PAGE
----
“I think it is a combination of customers’ and merchants’ problems being solved. What we see from our merchants with order ahead live is an increase in the number of orders going through — and frequency increases at the same time. There are absolutely [more] dollars associated with order-ahead [orders],” she said.

That doesn’t mean implementation is without cost — Starbucks, the grandfather of mobile order ahead, has recently endured rounds of complaints that order-ahead pickups are filling up with the type of lines merchants are trying to avoid. Part of that, Beckerle explained, comes from the growing pains associated with trying something totally new.

But, she noted, even if there are lines, they are likely a bit different than the type the average customer is used to enduring.

“Even if there is a line, I suspect it is moving faster than it would if [the customer] had placed the order in the standard way.”

And, she said, merchants can avoid a lot of these growing pains by considering mobile ordering’s impact on the physical design of the store.

“I think if you don’t have a clear path for the customer when they arrive at the location, that is not a great consumer experience. You need to make sure you have the layout of your location tailored to your order-ahead experience and make sure your staff is up to speed.”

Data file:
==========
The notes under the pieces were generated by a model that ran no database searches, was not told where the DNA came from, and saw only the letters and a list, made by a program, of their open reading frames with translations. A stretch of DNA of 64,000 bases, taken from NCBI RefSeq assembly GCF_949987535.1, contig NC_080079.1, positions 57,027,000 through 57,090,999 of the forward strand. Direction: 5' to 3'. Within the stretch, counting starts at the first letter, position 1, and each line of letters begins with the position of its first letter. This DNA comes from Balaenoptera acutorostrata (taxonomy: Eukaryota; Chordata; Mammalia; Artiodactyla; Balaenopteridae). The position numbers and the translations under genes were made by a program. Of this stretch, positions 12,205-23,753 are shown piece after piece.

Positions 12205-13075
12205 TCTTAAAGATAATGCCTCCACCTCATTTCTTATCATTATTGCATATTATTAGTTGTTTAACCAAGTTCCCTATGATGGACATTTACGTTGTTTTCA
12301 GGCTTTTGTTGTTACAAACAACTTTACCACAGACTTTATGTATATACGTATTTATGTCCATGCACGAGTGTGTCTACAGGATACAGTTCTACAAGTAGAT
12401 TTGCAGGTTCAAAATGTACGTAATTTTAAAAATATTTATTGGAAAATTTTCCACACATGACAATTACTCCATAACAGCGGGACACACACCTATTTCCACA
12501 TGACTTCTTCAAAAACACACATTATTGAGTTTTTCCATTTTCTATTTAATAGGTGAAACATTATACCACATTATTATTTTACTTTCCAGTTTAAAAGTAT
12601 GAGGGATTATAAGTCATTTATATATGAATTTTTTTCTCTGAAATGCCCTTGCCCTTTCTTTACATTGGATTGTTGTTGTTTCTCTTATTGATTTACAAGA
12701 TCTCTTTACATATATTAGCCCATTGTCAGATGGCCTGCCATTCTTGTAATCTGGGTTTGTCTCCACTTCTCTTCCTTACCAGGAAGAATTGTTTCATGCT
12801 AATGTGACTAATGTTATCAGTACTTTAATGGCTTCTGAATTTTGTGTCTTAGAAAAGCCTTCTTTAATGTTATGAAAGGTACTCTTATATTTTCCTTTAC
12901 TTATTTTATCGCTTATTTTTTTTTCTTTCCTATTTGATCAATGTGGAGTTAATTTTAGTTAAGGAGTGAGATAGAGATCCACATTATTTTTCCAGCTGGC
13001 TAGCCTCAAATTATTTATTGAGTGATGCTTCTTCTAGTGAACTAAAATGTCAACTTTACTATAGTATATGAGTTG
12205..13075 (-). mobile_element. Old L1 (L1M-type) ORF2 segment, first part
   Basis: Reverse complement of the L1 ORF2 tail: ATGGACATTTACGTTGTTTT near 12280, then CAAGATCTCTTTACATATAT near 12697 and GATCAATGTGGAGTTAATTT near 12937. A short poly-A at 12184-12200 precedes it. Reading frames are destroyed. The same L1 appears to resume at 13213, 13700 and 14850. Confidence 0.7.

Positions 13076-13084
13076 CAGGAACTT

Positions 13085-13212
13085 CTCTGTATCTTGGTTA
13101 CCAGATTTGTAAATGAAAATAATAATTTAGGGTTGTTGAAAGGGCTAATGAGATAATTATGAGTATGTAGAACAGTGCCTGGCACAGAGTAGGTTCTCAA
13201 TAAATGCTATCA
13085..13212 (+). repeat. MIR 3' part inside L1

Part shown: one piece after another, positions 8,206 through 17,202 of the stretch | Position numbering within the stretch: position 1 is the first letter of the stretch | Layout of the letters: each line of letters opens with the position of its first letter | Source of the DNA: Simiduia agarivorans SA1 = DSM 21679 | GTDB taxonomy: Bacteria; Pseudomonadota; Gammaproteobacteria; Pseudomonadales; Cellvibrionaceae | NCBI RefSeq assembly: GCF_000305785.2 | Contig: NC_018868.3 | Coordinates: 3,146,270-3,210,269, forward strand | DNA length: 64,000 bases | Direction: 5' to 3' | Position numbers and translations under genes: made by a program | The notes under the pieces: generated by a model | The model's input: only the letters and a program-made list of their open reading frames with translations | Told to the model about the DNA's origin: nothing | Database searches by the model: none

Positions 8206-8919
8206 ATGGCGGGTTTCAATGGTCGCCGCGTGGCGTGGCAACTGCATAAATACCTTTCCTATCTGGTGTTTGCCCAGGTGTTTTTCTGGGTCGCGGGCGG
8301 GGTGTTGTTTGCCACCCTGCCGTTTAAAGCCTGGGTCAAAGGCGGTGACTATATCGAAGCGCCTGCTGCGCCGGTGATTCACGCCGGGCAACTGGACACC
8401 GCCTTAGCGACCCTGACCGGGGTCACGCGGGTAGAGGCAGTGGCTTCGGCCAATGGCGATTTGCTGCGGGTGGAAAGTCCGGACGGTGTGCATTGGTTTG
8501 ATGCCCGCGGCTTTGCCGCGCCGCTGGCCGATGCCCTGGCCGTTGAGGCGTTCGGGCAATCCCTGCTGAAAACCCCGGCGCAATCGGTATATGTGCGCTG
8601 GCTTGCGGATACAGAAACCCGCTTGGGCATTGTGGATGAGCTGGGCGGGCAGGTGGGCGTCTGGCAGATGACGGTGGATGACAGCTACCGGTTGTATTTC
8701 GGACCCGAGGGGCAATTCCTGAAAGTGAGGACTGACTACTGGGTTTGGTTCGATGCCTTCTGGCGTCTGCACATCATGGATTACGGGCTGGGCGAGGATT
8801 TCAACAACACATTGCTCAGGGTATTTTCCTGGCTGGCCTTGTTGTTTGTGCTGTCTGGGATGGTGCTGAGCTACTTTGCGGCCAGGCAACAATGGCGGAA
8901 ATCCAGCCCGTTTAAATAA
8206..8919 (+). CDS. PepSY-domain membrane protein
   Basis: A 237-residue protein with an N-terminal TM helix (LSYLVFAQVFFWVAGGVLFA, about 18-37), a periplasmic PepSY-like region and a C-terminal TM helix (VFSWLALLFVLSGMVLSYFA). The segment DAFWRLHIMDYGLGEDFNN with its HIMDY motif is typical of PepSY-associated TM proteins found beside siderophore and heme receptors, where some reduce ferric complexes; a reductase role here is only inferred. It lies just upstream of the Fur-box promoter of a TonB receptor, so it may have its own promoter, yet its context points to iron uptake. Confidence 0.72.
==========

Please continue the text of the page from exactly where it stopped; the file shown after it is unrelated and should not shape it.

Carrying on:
The Challenges Going Forward

First impressions are key in mobile order ahead, because, Beckerle emphasized, the first order is often the hardest order to get customers to make — and it is what pushes them on the path to really becoming a dedicated order-ahead user.

“The first order-ahead experience is incredibly important — once you nail that down, you can expect larger basket sizes and more frequent orders from the second order on.”

But, she noted, that is why it is so important to get those in-store experiences fully planned alongside order-ahead implementation — because if the customer’s problem isn’t really solved, if they still feel like they are waiting in a long line, that critical second order won’t come.

And order ahead is likely to become something that lives outside of quick-service restaurants.

“You are seeing the larger chains that are doing things like order-ahead pickup. And I think you can see order ahead even move to the full-service model.”

The bigger opportunity, she said, is going to be in grocery and convenience stores that will allow customers to order their goods and pick them up bagged a few hours later.

“We do have a brand that we work with that is starting to float that around. I see that as the next wave for order ahead for a new segment.”

Customers want convenience — at the end of the day no one wants to lose half their lunch break to waiting in line or half their Saturday going to the grocery store. Consumers don’t have a payments problem — but they do have a time problem.

And if payments can be wrapped around an ordering experience that saves customers the time they need, then payments can be upgraded from a problem that doesn’t need to be solved to a solution no one knew they needed.



Banks, corporates and even regulators now recognize the imperative to modernize — not just digitize —the infrastructures and workflows that move money and data between businesses domestically and cross-border.